Gastrointestinal Hemorrhage

  • Michael A. SamotowkaEmail author


There are over half a million patients hospitalized annually for gastrointestinal hemorrhage (GIH) in the USA [1]. The overall inpatient mortality rate in the USA is approximately 3 %. The majority of bleeds (~75 %) arise from the upper gastrointestinal tract, defined as proximal to the ligament of Treitz. GIH is most common in the elderly, and this population is prone to having a higher incidence of associated medical comorbidities. In the GIH patient population, 80 % of the mortality is attributable to their associated comorbidities rather than as a direct consequence of their GI hemorrhage. As the elderly population of America continues to expand, it can be expected that the incidence of GI hemorrhage patients will also increase in a proportionate fashion.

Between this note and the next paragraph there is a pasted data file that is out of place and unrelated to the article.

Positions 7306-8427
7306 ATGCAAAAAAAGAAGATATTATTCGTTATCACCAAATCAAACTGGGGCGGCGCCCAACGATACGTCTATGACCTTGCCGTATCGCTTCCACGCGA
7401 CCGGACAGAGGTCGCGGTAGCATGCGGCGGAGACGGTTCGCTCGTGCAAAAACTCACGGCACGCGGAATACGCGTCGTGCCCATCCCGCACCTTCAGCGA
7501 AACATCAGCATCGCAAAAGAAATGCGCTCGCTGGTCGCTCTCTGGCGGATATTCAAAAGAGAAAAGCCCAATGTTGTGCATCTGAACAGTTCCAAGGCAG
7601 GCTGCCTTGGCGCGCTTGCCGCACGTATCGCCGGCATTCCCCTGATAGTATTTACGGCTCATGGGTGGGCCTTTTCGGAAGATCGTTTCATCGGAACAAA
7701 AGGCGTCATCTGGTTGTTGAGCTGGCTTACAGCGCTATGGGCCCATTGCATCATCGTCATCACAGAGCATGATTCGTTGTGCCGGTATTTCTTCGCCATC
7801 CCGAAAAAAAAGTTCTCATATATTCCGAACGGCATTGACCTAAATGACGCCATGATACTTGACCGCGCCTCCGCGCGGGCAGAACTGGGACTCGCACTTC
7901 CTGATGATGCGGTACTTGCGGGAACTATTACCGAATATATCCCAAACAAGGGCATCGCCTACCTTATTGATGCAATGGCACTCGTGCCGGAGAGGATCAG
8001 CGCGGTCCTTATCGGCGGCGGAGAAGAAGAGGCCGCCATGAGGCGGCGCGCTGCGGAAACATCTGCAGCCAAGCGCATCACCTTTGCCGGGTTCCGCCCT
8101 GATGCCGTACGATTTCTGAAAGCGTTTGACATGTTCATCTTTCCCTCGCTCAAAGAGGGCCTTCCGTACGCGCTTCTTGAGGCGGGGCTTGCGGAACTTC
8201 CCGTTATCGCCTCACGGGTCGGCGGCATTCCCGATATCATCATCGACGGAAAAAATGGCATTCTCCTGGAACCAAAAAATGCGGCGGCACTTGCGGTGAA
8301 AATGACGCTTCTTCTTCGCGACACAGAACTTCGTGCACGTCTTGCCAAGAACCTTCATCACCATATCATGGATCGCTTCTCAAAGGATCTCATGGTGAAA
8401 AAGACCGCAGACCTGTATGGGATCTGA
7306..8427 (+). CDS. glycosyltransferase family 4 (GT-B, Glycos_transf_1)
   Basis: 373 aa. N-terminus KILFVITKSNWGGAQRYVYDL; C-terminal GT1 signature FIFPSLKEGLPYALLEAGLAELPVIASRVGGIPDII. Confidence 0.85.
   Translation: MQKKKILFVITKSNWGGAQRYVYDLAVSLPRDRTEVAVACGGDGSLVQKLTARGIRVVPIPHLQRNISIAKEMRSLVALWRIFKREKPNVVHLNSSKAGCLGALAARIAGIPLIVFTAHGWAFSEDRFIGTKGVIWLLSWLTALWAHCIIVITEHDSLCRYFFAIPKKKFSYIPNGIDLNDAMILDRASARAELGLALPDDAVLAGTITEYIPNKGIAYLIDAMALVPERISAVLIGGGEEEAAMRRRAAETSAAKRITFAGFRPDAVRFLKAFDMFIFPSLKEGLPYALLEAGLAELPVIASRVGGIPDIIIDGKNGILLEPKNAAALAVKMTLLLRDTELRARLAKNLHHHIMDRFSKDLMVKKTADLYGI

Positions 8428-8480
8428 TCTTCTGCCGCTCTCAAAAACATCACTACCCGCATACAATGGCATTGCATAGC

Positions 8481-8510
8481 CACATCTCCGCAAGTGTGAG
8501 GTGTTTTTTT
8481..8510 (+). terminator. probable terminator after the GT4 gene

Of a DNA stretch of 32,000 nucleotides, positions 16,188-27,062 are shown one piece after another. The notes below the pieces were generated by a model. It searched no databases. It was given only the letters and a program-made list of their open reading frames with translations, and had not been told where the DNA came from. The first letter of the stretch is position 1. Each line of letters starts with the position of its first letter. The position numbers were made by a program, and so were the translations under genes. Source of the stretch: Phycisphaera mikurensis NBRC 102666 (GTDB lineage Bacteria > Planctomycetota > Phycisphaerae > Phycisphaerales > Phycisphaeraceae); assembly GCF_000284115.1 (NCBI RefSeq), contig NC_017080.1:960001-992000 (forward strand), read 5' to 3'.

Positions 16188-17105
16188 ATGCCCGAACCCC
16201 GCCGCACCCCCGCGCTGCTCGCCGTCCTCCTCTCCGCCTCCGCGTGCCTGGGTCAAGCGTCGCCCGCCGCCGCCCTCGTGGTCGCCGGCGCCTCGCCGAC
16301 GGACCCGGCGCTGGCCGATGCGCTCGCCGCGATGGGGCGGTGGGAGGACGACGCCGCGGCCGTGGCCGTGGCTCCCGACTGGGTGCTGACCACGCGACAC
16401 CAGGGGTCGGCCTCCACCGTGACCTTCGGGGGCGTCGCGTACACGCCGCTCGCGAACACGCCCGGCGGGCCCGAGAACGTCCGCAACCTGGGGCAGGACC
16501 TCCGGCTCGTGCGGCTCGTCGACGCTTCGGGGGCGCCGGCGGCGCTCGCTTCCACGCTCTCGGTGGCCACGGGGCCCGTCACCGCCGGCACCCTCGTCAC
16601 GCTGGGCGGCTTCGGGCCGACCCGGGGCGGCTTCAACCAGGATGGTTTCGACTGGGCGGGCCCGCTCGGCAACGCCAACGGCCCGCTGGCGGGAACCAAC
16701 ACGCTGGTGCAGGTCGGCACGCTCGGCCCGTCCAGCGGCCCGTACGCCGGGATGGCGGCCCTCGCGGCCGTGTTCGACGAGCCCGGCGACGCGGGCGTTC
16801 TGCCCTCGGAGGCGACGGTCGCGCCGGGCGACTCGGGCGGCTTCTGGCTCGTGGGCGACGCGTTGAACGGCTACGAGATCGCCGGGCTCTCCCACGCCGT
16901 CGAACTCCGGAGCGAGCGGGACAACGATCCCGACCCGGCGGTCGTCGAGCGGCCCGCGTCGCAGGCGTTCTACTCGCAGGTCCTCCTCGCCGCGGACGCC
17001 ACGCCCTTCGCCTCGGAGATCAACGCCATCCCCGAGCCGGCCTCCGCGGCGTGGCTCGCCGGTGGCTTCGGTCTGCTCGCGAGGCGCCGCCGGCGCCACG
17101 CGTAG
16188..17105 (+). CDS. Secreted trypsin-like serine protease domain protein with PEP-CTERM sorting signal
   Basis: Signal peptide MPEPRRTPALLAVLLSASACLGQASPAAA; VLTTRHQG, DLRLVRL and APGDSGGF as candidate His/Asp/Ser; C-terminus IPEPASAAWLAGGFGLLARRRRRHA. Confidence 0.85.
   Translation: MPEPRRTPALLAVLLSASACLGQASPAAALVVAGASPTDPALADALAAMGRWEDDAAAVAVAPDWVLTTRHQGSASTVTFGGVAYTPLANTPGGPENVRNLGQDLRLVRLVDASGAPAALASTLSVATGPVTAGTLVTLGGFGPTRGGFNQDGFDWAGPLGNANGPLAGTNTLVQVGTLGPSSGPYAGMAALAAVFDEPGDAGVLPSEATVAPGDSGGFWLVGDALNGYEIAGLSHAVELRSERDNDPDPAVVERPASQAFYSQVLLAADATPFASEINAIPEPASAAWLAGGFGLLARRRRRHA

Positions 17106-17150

Upper gastrointestinal hemorrhage Peptic ulcer disease Esophagitis Stress-related mucosal disease Zollinger-Ellison syndrome Mallory-Weiss tear Variceal hemorrhage Capsule endoscopy Push enteroscopy Double-balloon enteroscopy Angiodysplasia Diverticular disease Lower gastrointestinal hemorrhage Small bowel hemorrhage Acute mesenteric ischemia Proctitis 


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Authors and Affiliations

  1. 1.Trauma/Surgical Critical CareCleveland ClinicClevelandUSA

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